On May 9, 2017, Governor Deal signed House Bill 192 into law. For claims arising after July 1, 2017, O.C.G.A. §§ 14-2-830(a) (directors); 14-2-842(a) (officers) will provide:
A [director or officer] shall discharge his perform his or her duties as a [director or officer], including his duties as a member of a committee:
(1) In a manner he believes in good faith to be in the best interests of the corporation; and with the degree of
(2) With the care an ordinarily prudent person in a like position would exercise under similar circumstances.
That strike through of “to be in the best interests of the corporation” is pretty stark, right? Perhaps all of an officer’s or director’s duty of loyalty to a company will be placed in the duty of good faith. But perhaps the legislature wanted to bar an end-run around its duty-of-care enactment by narrowing the statutory duty of loyalty to violations of O.C.G.A. § 14-2-861(interested party transactions) and O.C.G.A. § 14-2-832 (unlawful distributions), which are still prohibited. Time will tell…
The main thrust of the legislative amendment was to enhance protections for corporate decision making by adding this text:
There shall be a presumption that the process [a director or officer] followed in arriving at decisions was done in good faith and that such [director or officer] has exercised ordinary care; provided, however, that this presumption may be rebutted by evidence that such process constitutes gross negligence by being a gross deviation of the standard of care of [a director or officer] in a like position under similar circumstances.
O.C.G.A. §§ 14-2-830(c) (directors); 14-2-842(c) (officers).
These amendments are a response to FDIC v. Loudermilk, in which the Georgia Supreme Court held that the substance or wisdom of a corporate decision was unreviewable in court absent gross misconduct. 295 Ga. 579, 581 (2014). But the Court also held that in order to obtain deference for their decisions, corporate actors’ process for making their decisions was reviewable under a simple negligence standard: officers and directors “may be liable for a failure to exercise ordinary care with respect to the way in which business decisions are made.” Id. at 593.
In amending the statute, the legislature addressed the obvious point that deference to ultimate corporate decisions is of little value if the there is no deference to the decision-making process. Once this law is in effect, corporate officers and director are presumed to have acted in good faith in the process used to make business decisions.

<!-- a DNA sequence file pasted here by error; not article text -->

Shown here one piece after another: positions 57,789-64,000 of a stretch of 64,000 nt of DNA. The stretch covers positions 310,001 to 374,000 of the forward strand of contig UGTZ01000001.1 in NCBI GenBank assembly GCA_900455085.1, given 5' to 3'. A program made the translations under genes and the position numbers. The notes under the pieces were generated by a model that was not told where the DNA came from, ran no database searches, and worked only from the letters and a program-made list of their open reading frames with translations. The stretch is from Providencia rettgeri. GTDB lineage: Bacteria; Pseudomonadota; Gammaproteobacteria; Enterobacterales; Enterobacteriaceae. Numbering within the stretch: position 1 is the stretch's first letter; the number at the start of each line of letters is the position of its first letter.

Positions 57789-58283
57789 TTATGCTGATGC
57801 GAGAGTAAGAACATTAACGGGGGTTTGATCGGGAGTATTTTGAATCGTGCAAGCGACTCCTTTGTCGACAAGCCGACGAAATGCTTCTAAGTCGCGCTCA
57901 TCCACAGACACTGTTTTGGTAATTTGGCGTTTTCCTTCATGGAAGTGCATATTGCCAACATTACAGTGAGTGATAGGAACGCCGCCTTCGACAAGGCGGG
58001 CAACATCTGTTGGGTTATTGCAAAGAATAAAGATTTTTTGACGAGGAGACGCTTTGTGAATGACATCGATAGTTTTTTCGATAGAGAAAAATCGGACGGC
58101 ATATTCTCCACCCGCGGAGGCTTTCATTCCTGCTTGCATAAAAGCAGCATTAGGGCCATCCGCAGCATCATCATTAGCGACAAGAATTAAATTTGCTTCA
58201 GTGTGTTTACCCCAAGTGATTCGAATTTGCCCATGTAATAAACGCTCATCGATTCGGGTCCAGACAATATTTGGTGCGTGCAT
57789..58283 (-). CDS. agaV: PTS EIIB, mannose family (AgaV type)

If you want to know more, look out for a more in-depth treatment in our next firm newsletter.
I had the pleasure of attending the Ascent 2017 Conference in Atlanta, on invitation from Sloane Perras, Chief Legal Officer for The Krystal Co. & On The Border Mexican Grill & Cantina and one of the conference organizers. The conference was a great success and brought together more women in-house and outside counsel at one time than any other event I’ve attended. A few points I took away:
- Pay equity, diversity, and social awareness are all being embraced by many large companies, with the view that those policies raise all boats. These companies are using their leverage to encourage adoption of these initiatives by their vendors and outside counsel.
- To be a successful partner as outside counsel, we must understand the client’s business above all else: the financials, the product lines, the risk factors, and the business objectives. Both inside and outside counsel must find and capture the tone that will speak to the decision-makers while uncovering any blind spots or potential liabilities not considered.
- Data breaches remain front of mind for many. The alphabet soup of regulations, laws, and governing watch-bodies that might be implicated in any given industry continues to grow. Class action lawyers stand at the ready to push the bounds of what constitutes damages.
- Leaders must create a culture of compliance. The risks of not doing so far outweigh the costs.
- Finally, when pushing for change, leaders must be unafraid and confident in their decisions. Innovation must be balanced with risk management; if you understand the core of the problem and have a vision for moving forward, you can convince stakeholders change is necessary.
Takeaways from State of the LPL Market Panel Presentation at ABA National Legal Malpractice Conference – Boston 2017
- Big Data is changing Underwriting, Broking and Claims Handling and helps to keep the LPL and APL markets highly competitive and insurance reasonably priced.
- P & C events, such as Hurricanes in the Caribbean, no longer drive rates up for Lawyers and Accountants because carriers now distinguish between Casualty and Professional Liability risks.
- The Great Recession, the largest economic crisis in 70 years, created a hard market that only lasted about six weeks.
- Capital to insure professionals keeps pouring into the market, despite an increase in huge claims individually exceeding hundreds of millions of dollars.
- Despite all the positive developments, premiums have increased between 2 and 4% on average for Lawyers E and O insurance in 2017. While 20 years ago this would have been classified as an annual inflation adjustment, now it may be the closest thing we will see to a hard market for some time.
Billy Newcomb and I recently won summary judgment for a top 100 accounting firm. A publicly traded company had sued in a Florida court, alleging negligent failure to detect fraud and claiming damages well into eight figures. Six other defendants, including a top 10 accounting firm, settled with the Plaintiff just after suit was filed, leaving our clients as the sole defendants. At court-ordered mediation, the Plaintiff, perhaps a little too confident in its home court advantage, refused to lower its demand under $5 million. Immediately after the mediation failed, the trial court granted summary judgment to CCS’ clients and dismissed all of the Plaintiff’s claims with prejudice.